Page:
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Law Enforcement Reactions To Marijuana Legalization

In an address by the New Jersey State Attorney General, Gurbir Grewal, he acknowledged that the legalization of marijuana in the State of New Jersey would pose some significant issues for law enforcement officials. In particular, the Attorney General speculated that there would be an increase in marijuana related DWIs. To address this concern, the State of New Jersey would be providing specialized “drug recognition” training to an additional 80 more police officers. These officers would be added to the list of approximately 400 police officers whom have already been trained as “drug recognition evaluators” or “DREs.” New Jersey already has the second greatest number of trained DREs – only to be outdone by California.

Other law enforcement officials in New Jersey have also voiced concern about pending marijuana legalization. The New Jersey State Association of Chiefs of Police (NJSACOP) released an official statement opposing the legalization of marijuana in New Jersey. In the release, the Association noted its greatest concern to be the impact on drivers and possibility of an increase in intoxicated driving (DWI). Nonetheless, a spokesman for the Association acknowledged that current scientific data is contradictory concerning whether recreational marijuana use poses an increased danger to the community from drivers who use the drug. In fact, some studies have shown that drivers under the influence of marijuana tend to be more cautious than a sober driver.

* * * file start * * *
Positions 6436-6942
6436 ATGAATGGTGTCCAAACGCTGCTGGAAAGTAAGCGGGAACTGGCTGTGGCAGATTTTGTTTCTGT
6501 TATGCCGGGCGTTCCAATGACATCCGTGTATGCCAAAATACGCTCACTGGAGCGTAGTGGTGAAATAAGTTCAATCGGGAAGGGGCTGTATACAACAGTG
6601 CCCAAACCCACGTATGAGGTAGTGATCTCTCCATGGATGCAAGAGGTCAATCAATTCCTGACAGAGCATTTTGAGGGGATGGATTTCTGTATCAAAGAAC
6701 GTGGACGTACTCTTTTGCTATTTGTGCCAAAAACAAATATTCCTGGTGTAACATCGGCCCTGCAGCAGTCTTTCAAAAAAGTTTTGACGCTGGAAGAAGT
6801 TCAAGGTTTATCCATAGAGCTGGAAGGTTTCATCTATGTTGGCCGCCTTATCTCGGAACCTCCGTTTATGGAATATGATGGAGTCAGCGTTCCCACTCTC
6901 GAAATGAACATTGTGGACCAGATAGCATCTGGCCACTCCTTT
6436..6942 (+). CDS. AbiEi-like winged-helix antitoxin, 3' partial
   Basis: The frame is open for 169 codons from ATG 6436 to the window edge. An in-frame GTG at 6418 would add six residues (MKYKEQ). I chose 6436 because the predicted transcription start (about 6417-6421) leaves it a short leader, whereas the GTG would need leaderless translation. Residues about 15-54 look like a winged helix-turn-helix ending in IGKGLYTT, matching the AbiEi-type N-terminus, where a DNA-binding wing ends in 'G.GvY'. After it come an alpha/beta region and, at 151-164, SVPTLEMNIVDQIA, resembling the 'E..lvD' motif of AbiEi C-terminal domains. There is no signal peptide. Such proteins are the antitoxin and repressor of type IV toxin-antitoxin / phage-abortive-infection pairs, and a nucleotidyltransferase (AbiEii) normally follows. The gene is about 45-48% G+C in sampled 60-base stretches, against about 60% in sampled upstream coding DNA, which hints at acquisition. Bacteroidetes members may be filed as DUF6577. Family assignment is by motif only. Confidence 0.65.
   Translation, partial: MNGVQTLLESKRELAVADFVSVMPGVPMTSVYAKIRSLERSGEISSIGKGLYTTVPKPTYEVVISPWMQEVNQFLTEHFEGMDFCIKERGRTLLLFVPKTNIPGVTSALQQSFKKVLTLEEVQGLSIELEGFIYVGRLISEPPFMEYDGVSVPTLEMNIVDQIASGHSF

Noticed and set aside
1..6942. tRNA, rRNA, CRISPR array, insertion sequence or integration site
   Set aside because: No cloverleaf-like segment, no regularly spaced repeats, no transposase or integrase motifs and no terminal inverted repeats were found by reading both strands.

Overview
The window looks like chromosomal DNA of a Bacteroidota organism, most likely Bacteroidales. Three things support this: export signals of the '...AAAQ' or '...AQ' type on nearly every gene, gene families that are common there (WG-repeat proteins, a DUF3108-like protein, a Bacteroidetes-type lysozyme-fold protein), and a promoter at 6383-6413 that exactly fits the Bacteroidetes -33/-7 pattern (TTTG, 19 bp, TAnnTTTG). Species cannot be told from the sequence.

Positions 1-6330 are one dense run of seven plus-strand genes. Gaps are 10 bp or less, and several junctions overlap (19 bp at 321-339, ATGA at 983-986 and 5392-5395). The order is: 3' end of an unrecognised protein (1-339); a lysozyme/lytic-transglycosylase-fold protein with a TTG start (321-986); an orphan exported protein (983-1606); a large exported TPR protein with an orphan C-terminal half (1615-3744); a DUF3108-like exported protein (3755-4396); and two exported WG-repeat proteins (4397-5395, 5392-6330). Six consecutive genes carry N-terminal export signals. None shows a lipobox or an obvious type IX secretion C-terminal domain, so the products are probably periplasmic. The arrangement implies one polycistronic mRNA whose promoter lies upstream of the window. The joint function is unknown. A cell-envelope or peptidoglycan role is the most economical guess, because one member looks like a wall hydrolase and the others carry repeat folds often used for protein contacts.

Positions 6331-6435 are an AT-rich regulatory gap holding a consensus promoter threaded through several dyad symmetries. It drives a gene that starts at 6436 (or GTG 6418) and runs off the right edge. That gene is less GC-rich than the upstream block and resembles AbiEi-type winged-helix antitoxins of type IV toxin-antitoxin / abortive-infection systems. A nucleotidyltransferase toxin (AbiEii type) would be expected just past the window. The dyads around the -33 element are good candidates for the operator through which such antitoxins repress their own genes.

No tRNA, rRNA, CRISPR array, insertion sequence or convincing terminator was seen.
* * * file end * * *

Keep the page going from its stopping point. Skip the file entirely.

While it is clear that the psychoactive components of marijuana (THC and hydroxy-THC) certainly do have an effect on the human brain, it remains unclear as to what extent these components affect driving skills. There is no reliable method of testing a driver’s breath for THC like a breathalyzer test for alcohol concentration in a driver’s blood. Blood tests can reveal the presence of THC in nanograms. But such blood test results do not necessarily show a driver was intoxicated. A published marijuana study has revealed that THC can be present in a chronic marijuana user’s blood for up to 7 days following the last time of marijuana consumption.

Urine tests are even less useful in determining marijuana intoxication. Used as a final step in the DRE’s drug evaluation, the urine sample is tested in New Jersey for the presence of carboxy-THC. Carboxy-THC is a non-psychoactive metabolite of marijuana. In other words, carboxy-THC is the waste product of THC after it has been metabolized in the body. It cannot reliably reveal when a person consumed marijuana or if a driver was under the influence of marijuana when the urine sample was provided. The presence of carboxy-THC only shows that marijuana was ingested.

As one can see, there is no fool proof method for detecting driving under the influence of marijuana. Furthermore, if someone is charged with a marijuana related DWI, it is imperative that a lawyer specializing in municipal court matters such as this be contacted immediately to discuss defense options. Even law enforcement officials acknowledge that a marijuana DWI charge is more difficult to prove than a run-of-the-mill alcohol DWI.